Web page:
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Thomas F. Lee

Abstract

This note discusses a Geostationary Operational Environmental Satellite product that can reveal the low clouds associated with tropical cyclones at night. It is based on a pixel-by-pixel difference of the longwave (10.8 μm) and shortwave (3.9 μm) brightness temperature fields. This product is compared with daytime visible images from the same satellite and passive microwave images from the Tropical Rainfall Measuring Mission Microwave Imager and the Defense Meteorological Satellite Program Special Sensor Microwave/Imager. Implications for weather analysis and forecasting are discussed for weak and shearing systems.

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Thomas F. Lee

Abstract

Visible and infrared (IR) images from the National Oceanic and Atmospheric Administration's (NOAA's) Advanced Very High Resolution Radiometer are composited to improve the depiction of airborne dust over coastlines. On IR images, wind-raised dust stands out well against heated land surfaces. Once advected over ocean, however, dust on IR images can not be easily distinguished from the cool surface. The situation is reversed on visible images: dust contrasts well with dark ocean backgrounds but poorly with bright land surfaces. To illustrate the optimal use of both data types, a composite image juxtaposes visible data over water with IR data over land. Accompanying synoptic data provide additional information about the distribution of dust in the vertical.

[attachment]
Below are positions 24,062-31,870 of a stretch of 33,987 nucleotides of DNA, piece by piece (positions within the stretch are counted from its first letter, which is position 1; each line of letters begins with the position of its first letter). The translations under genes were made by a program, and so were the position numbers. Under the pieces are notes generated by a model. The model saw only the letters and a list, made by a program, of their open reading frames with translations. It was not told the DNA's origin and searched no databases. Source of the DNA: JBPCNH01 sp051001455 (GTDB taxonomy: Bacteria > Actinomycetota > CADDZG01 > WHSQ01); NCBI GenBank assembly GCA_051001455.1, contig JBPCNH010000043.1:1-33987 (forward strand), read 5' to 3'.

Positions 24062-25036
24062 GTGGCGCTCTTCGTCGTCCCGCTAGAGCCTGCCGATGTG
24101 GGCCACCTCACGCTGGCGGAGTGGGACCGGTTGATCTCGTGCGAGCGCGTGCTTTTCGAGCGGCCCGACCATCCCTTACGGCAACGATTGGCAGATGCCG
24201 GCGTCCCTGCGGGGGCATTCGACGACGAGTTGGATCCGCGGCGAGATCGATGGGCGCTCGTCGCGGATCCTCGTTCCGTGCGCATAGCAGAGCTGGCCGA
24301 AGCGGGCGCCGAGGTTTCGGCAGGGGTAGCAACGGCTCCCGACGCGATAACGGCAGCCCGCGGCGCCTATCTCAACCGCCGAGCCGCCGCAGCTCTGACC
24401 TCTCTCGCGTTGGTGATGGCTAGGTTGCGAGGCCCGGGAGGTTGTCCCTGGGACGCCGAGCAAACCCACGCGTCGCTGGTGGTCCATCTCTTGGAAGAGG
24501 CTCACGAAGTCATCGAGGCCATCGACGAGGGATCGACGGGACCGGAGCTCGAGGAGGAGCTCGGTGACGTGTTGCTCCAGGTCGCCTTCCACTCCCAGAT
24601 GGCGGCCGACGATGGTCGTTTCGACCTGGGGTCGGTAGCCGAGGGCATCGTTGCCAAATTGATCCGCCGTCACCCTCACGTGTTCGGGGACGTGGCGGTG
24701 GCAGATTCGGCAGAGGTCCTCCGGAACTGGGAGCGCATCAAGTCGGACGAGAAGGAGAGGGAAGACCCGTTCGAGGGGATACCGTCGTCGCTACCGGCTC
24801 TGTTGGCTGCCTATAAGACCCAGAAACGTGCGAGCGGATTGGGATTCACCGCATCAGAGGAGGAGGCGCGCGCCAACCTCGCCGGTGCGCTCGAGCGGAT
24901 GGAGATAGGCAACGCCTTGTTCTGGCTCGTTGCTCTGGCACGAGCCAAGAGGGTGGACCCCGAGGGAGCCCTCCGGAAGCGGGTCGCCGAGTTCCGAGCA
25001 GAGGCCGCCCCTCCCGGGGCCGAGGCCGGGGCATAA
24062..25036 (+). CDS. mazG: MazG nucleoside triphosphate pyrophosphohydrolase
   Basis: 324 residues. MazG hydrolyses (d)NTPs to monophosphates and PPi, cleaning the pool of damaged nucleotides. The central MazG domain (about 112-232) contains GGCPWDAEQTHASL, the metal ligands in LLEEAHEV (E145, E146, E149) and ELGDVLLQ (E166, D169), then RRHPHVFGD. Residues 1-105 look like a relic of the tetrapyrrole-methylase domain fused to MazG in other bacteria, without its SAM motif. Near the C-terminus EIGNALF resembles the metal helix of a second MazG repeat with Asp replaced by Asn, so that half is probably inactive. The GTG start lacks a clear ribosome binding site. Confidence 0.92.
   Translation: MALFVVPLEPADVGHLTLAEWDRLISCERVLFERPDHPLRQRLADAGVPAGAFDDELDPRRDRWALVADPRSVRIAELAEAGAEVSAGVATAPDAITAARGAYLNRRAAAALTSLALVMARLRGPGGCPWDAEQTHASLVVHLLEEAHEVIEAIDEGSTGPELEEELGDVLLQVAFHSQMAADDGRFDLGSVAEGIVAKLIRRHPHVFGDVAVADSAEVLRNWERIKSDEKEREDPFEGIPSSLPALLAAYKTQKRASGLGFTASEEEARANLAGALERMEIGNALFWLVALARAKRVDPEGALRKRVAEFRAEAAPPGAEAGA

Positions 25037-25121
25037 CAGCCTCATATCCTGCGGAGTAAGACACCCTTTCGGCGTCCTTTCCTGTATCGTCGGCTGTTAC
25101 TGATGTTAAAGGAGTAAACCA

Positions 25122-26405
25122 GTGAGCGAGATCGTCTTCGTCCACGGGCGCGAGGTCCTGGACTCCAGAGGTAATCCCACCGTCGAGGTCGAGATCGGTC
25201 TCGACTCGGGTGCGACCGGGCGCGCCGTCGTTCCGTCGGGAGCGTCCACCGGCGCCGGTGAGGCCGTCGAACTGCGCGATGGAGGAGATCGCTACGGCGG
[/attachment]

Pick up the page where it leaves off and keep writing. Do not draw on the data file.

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Thomas F. Lee, Susan Atwater, and Charles Samuels

Abstract

The authors develop and discuss satellite image enhancements of sea ice boundaries to the north and west of Alaska. Using data from the NOAA Advanced Very High Resolution Radiometer (AVHRR), the authors illustrate how a pixel-by-pixel difference image of the two AVHRR solar channels can suppress the effects of optically thin cloud cover, revealing underlying detail. These difference images are compared to satellite ice products derived from the DMSP Special Sensor Microwave Imager (SSM/I).

AVHRR enhancements have improved daily operational support to fishing, crabbing, scientific research, and especially oil exploration in the coastal waters of Alaska. In particular, the AVHRR solar difference image has greatly facilitated the preparation of daily maps depicting the major ice edge. During a two-week period in 1991 characterized by frequent cloudiness, analysts were able to prepare information locating the major ice edge 90 percent of the time using this product. The potential of SSM/I ice products, new in nonmilitary ice edge mapping support, is also discussed.

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Gregory Thompson, Randy Bullock, and Thomas F. Lee

Abstract

Overprediction of the spatial extent of aircraft icing is a major problem in forecaster products based on numerical model output. Dependence on relative humidity fields, which are inherently broad and smooth, is the cause of this difficulty. Using multispectral satellite analysis based on NOAA Advanced Very High Resolution Radiometer data, this paper shows how the spatial extent of icing potential based on model output can be reduced where there are no subfreezing cloud tops and, therefore, where icing is unlikely. Fifty-one cases were analyzed using two scenarios: 1) model output only and 2) model output screened by a satellite cloud analysis. Average area efficiency, a statistical validation measure of icing potential using coincident pilot reports of icing, improved substantially when satellite screening was applied.

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Thomas F. Lee and James S. Boyle

Abstract